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On April 15, 2016, the U.S. Consumer Product Safety Commission (CPSC) announced a recall of Moogy Plush toys. The importer and distributor, Miniland Educational Corp., of Miami, FL., sold approximately 2,000 of the Moogy Plush toy from July 2015 to February 2016 in the United States. Moogy Plush toys were designed for toddlers between 12 and 36 months of age.
The Moogy Plush toy is about 18.5 inches tall, has a blue and green face, red ears, a blue jacket with a red zipper, pink/red striped pants and pink and orange shoes with polka dots. However, the red button on the left pocket can detach, posing a choking hazard to young children.
Many consumers shop under the false pretense that toys bought from big-name manufacturers and retailers are not dangerous. Dangerous toys are still available for sale far too often. In fact, seeing a familiar name on a package can lead to a false sense of security that the toy enclosed is safe. Small parts on toys have been a perpetual, often deadly, and shockingly overlooked hazard. Over the years, many toys have been recalled because of easily detachable small parts, or affixed small parts that can be mouthed and occlude a child’s airway. Many toys on store shelves may not violate industry or regulatory standards but are nevertheless clearly dangerous, given the inadequacy of existing standards. For instance, toys with soft parts that can detach and become lodged in a child’s throat are often not considered “small parts” by the industry. Young oral age children are at risk when they break off pieces of shoddily made or inadequately designed toys. These hidden hazards have led to many incidents of deaths and brain damage, yet can still be found in newly designed toys.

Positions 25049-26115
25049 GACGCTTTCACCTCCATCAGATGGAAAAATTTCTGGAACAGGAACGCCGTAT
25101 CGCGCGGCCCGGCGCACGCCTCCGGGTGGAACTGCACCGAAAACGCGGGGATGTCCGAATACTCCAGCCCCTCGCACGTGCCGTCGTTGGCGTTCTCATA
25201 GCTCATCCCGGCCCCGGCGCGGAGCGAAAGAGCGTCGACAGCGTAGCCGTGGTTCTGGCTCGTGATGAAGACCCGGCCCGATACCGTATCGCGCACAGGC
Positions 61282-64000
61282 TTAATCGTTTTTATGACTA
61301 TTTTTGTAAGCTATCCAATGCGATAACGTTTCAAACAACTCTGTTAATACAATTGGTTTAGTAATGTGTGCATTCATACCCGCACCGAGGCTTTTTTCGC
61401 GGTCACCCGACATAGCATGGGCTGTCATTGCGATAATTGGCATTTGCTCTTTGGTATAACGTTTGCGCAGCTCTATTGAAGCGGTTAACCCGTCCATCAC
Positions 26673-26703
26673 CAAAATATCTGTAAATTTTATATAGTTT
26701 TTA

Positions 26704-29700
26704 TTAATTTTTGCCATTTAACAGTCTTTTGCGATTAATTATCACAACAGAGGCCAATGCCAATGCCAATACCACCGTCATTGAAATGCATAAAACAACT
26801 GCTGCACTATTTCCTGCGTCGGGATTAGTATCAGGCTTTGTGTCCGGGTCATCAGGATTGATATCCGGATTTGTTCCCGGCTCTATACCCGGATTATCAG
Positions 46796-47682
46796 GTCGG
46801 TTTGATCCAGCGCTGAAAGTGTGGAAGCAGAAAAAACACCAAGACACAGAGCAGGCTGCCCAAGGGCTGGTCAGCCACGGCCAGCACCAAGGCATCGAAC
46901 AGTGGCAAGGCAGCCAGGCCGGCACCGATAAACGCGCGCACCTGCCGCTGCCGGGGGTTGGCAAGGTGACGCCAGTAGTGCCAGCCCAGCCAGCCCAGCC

The bottom line for parents and caregivers – please inspect all toys carefully before making your purchases. Understand the potential hazards, which may be lurking despite existing government standards.
DISCLAIMER: The information contained in this article is offered for educational purposes only. This information is not offered as legal advice. A person accused of a crime should always consult with an attorney before making decisions that have legal consequences.
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